The Turkish Competition Board (“Board“) recently published a reasoned decision, deciding not to initiate a full scope investigation into an anonymous allegation of customer sharing and price fixing for bulk cement by six cement producers in the Eastern Mediterranean region. In a majority decision, the Board decided the price movements were likely the result of production cost increases and limited clinker capacities, declining to conduct further investigation.
The Board defined the relevant product and geographic markets as grey cement in Adana, Mersin, Osmaniye, Hatay, Kilis, Gaziantep and Kahramanmaraş.
The Board considered bulk cement sales for the 2014 to 2016 period in this market, focusing particularly on changes in sales volumes, price movements and other factors affecting cement costs. It considered the undertakings’ customer range, particularly focusing on whether customers supplied with cement between January 2014 and May 2016 made purchases from different undertakings.
The Board concluded that since the investigated undertakings have common customers, there was no evidence to support the allegations of customer sharing.
In a majority decision, the Board ruled not to initiate a full scope investigation. The Board noted:
- The amounts and percentages of price increases by separate undertakings in February to April 2016 were not consistent.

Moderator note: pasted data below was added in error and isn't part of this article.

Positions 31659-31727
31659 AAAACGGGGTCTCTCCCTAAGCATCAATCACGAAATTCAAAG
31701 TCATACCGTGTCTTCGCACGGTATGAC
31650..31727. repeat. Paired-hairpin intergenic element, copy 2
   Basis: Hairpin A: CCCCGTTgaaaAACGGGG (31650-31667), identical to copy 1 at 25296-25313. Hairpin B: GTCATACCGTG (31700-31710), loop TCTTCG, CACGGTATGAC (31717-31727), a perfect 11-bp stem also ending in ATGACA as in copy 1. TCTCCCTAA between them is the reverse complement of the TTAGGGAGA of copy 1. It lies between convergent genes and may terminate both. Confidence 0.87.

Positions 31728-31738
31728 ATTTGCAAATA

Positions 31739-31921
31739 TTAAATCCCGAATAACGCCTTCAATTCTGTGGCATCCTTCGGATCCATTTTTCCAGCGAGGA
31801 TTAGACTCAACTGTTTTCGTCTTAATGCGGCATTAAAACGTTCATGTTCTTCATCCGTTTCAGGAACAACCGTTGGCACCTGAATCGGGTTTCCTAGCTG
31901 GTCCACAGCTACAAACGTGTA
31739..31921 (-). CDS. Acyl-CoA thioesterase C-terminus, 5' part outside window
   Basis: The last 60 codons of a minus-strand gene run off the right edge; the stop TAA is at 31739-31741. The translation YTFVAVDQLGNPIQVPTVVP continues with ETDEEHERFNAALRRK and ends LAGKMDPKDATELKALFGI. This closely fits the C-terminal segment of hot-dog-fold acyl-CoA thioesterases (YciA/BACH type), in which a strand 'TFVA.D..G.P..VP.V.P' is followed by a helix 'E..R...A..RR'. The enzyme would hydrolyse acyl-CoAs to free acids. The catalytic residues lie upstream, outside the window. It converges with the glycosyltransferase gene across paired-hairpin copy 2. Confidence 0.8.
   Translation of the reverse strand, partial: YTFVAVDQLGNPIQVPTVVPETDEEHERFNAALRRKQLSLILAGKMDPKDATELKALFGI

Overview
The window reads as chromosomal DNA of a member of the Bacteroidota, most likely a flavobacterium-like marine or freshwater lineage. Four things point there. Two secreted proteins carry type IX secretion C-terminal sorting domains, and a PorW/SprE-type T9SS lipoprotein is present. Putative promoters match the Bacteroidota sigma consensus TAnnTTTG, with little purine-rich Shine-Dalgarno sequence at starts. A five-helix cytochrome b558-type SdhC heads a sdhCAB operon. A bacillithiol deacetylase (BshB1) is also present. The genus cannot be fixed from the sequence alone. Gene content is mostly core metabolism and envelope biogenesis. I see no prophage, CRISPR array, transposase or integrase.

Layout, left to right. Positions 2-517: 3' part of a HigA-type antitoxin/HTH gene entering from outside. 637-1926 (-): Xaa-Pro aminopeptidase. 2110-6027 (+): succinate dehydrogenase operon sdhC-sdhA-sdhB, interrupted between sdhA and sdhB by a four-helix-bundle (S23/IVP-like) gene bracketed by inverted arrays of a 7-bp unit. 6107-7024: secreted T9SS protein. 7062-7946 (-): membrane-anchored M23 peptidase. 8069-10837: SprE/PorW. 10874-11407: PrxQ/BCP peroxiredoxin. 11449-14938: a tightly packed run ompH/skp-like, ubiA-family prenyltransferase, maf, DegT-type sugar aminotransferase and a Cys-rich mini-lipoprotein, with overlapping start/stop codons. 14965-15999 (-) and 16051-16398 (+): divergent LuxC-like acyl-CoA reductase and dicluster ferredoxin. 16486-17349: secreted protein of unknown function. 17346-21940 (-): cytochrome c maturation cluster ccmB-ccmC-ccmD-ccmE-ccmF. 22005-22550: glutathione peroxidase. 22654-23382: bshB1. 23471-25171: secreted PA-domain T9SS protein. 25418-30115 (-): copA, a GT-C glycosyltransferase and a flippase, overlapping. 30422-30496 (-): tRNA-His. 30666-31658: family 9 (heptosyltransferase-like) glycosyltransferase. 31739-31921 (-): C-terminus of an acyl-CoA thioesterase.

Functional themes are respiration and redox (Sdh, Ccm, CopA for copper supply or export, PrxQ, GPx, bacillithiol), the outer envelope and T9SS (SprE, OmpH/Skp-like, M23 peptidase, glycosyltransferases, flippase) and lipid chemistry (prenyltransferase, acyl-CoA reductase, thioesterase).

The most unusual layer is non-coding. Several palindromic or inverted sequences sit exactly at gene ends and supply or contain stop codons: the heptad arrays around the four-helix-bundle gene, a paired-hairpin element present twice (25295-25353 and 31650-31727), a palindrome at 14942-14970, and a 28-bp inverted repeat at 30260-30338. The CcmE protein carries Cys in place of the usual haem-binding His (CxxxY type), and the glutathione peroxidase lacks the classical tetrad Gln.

- Cement prices underwent a slight upward trend in 2014 and 2016 during March and February. However, prices actually decreased in this period in 2015.
- Production costs increased in November 2015 to January 2016, with the first price increases following in March 2016.
- Demand in February and March 2016 was much higher than in the same period for past years.
- In February 2016, demand increased relative to the previous month. Demand also increased again in March 2016.
- Demand increase prior to March 2016 (when the alleged violations occurred) were likely to increase prices.
- Capacity utilization rates were high throughout 2016.
However, a single dissenting Board member (Fevzi Özkan) argued that almost all of the undertakings increased their prices between February 2016 and April 2016, even if the increases were for different percentages and different quantities. He claimed this is an indicator of concerned practice because it cannot be reasonably explained by other factors.
Please see this link for the full text of Board decision number 16-33/579-255, dated 13 October 2016; published on the Competition Authority’s website on 6 February 2016 (only available in Turkish).